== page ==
What Does the IRS Say?
According to the IRS, “If you moved due to a change in your job or business location, or because you started a new job or business, you may be able to deduct your reasonable moving expenses but not any expenses for meals. You can deduct your moving expenses if you meet all three of the following requirements:
- Your move closely relates to the start of work
- You meet the distance test
- You meet the time test”
So what are the specific parameters for passing these requirements? Let’s break it down.
Move Related to Start of Work
According to the IRS website, “Your move must closely relate both in time and in place to the start of work at your new location. You can consider moving expenses incurred within one year from the date you first reported to work at the new location as closely related in time to the start of work. A move generally relates closely in place if the distance from your new home to the new job location isn’t more than the distance from your former home to the new job location.” This basically means that the move must be within a year of obtaining the new job or employment. This gives people some time to consider their new living location without having to worry about an impossible moving deadline.
The Distance Test
The IRS states “Your new workplace must be at least 50 miles farther from your old home than your old job location was from your old home.” This means that if your old job was five miles from your old home, your new job must be fifty-five miles from your old home. Unfortunately, if you already had a long commute to your old job, your new job must exceed that by fifty miles for you to be eligible. However, if you had no previous workplace, the new job must be fifty miles or more from your old home.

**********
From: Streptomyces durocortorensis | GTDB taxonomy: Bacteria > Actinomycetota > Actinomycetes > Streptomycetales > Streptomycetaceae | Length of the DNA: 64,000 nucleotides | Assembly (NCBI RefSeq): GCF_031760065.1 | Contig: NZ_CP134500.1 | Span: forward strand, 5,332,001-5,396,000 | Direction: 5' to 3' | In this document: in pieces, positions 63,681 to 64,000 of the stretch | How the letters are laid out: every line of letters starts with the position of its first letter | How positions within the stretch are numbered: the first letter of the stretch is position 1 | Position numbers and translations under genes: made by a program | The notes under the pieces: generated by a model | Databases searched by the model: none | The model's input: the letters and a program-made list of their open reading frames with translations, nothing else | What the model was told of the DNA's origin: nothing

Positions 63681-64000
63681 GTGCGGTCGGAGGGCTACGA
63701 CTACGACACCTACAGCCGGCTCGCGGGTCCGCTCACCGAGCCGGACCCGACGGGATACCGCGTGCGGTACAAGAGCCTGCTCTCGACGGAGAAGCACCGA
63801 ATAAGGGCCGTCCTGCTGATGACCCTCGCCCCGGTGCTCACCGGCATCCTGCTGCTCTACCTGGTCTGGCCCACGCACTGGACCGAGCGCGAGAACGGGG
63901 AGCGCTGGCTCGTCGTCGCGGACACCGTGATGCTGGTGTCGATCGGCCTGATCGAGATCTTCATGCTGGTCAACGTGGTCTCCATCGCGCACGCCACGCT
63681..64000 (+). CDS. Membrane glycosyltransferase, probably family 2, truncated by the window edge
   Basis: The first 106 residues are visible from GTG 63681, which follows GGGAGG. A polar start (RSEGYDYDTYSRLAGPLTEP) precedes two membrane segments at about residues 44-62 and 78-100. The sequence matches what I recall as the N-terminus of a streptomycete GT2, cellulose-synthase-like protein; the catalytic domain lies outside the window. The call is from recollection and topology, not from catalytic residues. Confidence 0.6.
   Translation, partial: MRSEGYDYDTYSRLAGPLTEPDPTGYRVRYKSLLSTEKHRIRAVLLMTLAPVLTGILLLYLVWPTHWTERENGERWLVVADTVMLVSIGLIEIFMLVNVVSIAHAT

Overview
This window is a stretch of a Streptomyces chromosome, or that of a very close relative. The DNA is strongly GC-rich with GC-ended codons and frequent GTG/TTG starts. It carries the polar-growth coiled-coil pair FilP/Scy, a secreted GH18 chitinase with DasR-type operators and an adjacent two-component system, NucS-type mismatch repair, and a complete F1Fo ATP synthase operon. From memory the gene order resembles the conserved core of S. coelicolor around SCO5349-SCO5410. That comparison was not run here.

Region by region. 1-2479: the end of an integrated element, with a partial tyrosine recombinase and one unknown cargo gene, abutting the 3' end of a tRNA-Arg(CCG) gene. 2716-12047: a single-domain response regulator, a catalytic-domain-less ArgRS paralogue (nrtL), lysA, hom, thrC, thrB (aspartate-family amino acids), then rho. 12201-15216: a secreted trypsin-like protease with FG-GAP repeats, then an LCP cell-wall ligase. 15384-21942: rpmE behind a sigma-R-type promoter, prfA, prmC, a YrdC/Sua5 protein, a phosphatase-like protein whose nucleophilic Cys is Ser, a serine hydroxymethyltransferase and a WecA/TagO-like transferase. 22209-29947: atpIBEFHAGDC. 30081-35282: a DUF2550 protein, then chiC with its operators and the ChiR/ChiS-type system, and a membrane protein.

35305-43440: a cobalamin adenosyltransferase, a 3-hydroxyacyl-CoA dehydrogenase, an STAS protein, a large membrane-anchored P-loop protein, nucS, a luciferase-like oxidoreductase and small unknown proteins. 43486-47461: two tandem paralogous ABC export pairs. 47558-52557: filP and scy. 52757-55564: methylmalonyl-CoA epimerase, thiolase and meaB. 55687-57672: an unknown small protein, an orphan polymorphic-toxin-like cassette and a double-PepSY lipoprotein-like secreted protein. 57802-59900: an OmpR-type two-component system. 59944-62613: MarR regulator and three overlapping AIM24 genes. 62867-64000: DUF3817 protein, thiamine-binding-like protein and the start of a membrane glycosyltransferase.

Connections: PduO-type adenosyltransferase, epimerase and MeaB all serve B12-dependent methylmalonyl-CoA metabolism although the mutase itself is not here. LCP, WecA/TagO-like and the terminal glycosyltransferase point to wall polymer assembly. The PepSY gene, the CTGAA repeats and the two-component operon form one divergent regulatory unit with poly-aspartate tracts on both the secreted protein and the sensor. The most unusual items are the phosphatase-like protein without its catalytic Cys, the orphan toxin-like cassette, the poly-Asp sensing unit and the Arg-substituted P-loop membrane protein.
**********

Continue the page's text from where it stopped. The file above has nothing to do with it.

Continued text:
The Time Test
In order for moving expenses to be deductible, the IRS stipulates that the tax filer must have worked at the new job for almost a full year. According to the IRS, you must meet the following criteria to pass the time test: “If you’re an employee, you must work full-time for at least 39 weeks during the first 12 months immediately following your arrival in the general area of your new job location. If you’re self-employed, you must work full time for at least 39 weeks during the first 12 months and for a total of at least 78 weeks during the first 24 months immediately following your arrival in the general area of your new work location.” Basically, if you’re self employed, you must work for essentially two years in your new area for the expense to be deductible.
If you’ve passed all of these criteria for your move, or plan on passing them, you have a pretty good chance of being eligible for the tax deduction. There are exceptions to some rules under cases of death, disability, involuntary separation, or other serious matters. If you’re a member of the Armed Forces and are moving due to a military order, you do not have to satisfy the distance or time tests. For a comprehensive guide on moving expenses, click here.
Spending Moving Expenses on the Right People
Even though many people will be able to deduct their moving expenses for work, it is equally as important to choose the right movers so that your money is well-spent and you arrive in your new location in a positive, ready-to-work manner. Metropolis Moving has a reputation of being one of New York City’s most reliable and friendly professional moving services. Get a quote today to see how reasonable it is to have top-notch professional movers at your service.